Thank you to Professor Fiona Jenkins and Professor Fiona Ryan for those opening remarks, to Susan’s daughter Justine and to Rory Sutton for his introduction.
I’d like to begin by paying my respects to the ancient Ngunnawal peoples, and honouring their custodianship and care for country.
I extend that respect to all Aboriginal and Torres Strait Islander peoples who may be joining us today.
I am proud to be part of a Government that is working hand in hand with First Nations people to implementing the Uluru Statement from the Heart in full, including a constitutionally enshrined Voice to our National Parliament through a referendum later this year.
It’s a great honour to be asked by the ANU to give this address and reflect on Susan Ryan’s incredible legacy and thank you also to the ANU for acknowledging Susan Ryan’s contribution to public policy and public life through this annual Oration.
Too often we have failed to acknowledge the contribution of significant women in this country and the oration is a great step in righting some of these historical omissions from our national story.
I also love coming back to the ANU – my university where I spent the impressionable years from 18-21 – not just immersed in my studies but also learning about life and about the world around me.
I know how fortunate I was to have that time here.
It’s something I reflect on often.
My address today not only pays respect to the life and work of Susan Ryan – as it should – but I also want to focus on how the work begun under Susan Ryan’s leadership in the Hawke Government continues to guide and influence the work that is before the Albanese Government today as we continue to walk the path to a more equal Australia
The life and work of Susan Ryan
Susan Ryan’s list of achievements in politics and life are long.
There is no doubt she led a rich life while doing big, important, nation-changing work.
She enjoyed a full life outside politics raising a family, time spent with close friends, maintaining rich and lifelong friendships and remaining active post-politics, campaigning on social justice issues – including the better treatment of older Australians and the Republic.
Throughout her life she found joy in travel, the ocean – and a love of all things Irish, as detailed so vividly in her memoir Catching the Waves.
And after she died – the stories and recollections from far and wide were about her tremendous life force, love of life and positivity.
Susan’s wasn’t a saccharine positivity – the sort that you see in memes on Instagram.
It was an optimism that was deep in her bones, which animated her spirit.
Susan’s ethos was: it’s good to be alive. And as long as you’re alive, you can do some good.
Educated by the Brigidine Nuns in working-class, post-war Maroubra, Susan had a great sense of social justice from a young age.
Much of her philosophy around social justice was of the common sense variety.
She didn’t go in for intellectual abstractions.
She just asked very straightforward questions – and received some pretty unsatisfactory answers in return.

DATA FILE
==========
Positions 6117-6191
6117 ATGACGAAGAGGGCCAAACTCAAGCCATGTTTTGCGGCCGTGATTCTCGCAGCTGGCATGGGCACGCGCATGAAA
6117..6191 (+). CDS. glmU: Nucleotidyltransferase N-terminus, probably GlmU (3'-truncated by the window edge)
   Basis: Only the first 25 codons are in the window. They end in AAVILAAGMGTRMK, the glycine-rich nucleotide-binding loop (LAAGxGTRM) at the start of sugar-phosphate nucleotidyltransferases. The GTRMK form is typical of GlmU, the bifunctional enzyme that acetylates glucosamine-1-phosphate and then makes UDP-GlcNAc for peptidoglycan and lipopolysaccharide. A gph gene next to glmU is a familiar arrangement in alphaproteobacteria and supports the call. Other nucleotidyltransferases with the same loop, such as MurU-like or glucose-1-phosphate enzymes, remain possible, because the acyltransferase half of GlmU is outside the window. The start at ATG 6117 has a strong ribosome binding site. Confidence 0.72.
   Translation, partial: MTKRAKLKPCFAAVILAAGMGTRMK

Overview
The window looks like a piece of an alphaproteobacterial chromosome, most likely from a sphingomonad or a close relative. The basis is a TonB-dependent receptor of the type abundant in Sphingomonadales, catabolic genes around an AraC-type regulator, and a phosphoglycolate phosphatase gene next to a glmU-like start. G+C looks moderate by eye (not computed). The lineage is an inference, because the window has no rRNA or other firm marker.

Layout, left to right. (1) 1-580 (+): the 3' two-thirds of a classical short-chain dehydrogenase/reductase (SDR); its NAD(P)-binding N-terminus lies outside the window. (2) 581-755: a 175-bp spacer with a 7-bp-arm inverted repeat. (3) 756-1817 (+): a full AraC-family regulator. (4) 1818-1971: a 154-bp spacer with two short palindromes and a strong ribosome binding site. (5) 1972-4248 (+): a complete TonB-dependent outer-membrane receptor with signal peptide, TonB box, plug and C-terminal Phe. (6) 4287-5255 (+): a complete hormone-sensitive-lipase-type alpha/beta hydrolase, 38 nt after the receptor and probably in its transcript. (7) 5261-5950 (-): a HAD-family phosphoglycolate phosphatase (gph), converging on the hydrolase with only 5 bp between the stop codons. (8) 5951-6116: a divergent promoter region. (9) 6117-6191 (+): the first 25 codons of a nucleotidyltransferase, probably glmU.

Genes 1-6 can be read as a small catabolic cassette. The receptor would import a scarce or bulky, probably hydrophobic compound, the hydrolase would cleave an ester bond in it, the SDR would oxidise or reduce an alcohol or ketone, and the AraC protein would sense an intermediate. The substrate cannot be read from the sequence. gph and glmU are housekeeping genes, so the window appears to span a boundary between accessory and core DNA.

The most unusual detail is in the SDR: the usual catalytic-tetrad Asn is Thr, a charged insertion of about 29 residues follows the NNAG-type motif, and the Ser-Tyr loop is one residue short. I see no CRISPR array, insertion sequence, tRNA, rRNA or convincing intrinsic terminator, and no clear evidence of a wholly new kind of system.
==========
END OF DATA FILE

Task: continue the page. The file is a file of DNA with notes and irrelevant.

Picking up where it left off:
- Why should women be forced into a narrow life based on a gender stereotype?
- Why couldn’t they be judged on merit?
- Why weren’t they allowed to be as free as men?
- Whose interests did that lack of freedom serve?
- And why were injustices – in everything from pay, to legal standing, to discrimination to violence – allowed to happen to women unchallenged?
So Susan and others like her challenged them and changed things.
Throughout her long decades of public service, the landscape kept shifting.
And if you read Susan’s memoir – or if you are one of her many lifelong friends – you’ll know how varied the terrain was.
It included the slog of her return to Australia from New York as a young single mother, the heady days of activism in Canberra and the friendships with people such as Germaine Greer, Wendy McCarthy,
Elizabeth Reid, Anne Summers and the Whitlam’s that helped inspire her political career.
Then of course there was her brilliant political career.
Susan arrived in the Senate in 1975 as a 33 year-old single mother and by 1983, was a senator in a Labor government.
At the time – in 1983:
- the gender pay gap was around 33%
- labour force participation was around 45% for women
- men were more likely than women to enter higher education after year 12
- we hadn’t yet had a women speaker in the House of Representatives or President of the Senate
- we had never had a female High Court judge
- we’d never had a female Head of government
There is a photo of Susan with the newly elected Hawke team.
In a pink jacket standing in the back row – she was the only woman in a sea of suits.
Soon after she was sworn in, she had to rush off to her daughter
Justine’s graduation, a relatable story to working mums of any generation.
Susan made history as the first woman from the ALP to serve in cabinet, and sponsored pioneering bills which laid the foundation for sex discrimination laws. She brought feminist ideals into the mainstream.
Post-politics she continued her ferocious capacity for work – right up until she was taken from us to soon in 2020 at the age of 77.
Life and politics
To me, as a single mum wanting to get involved in politics, Susan Ryan showed me that not only could it be done but it must be done, that there was an expectation on us to get involved and that it was only by getting involved that change happened.
She, along with women like Joan Kirner, showed me and told me that women like me can’t vacate the field; we have to step up.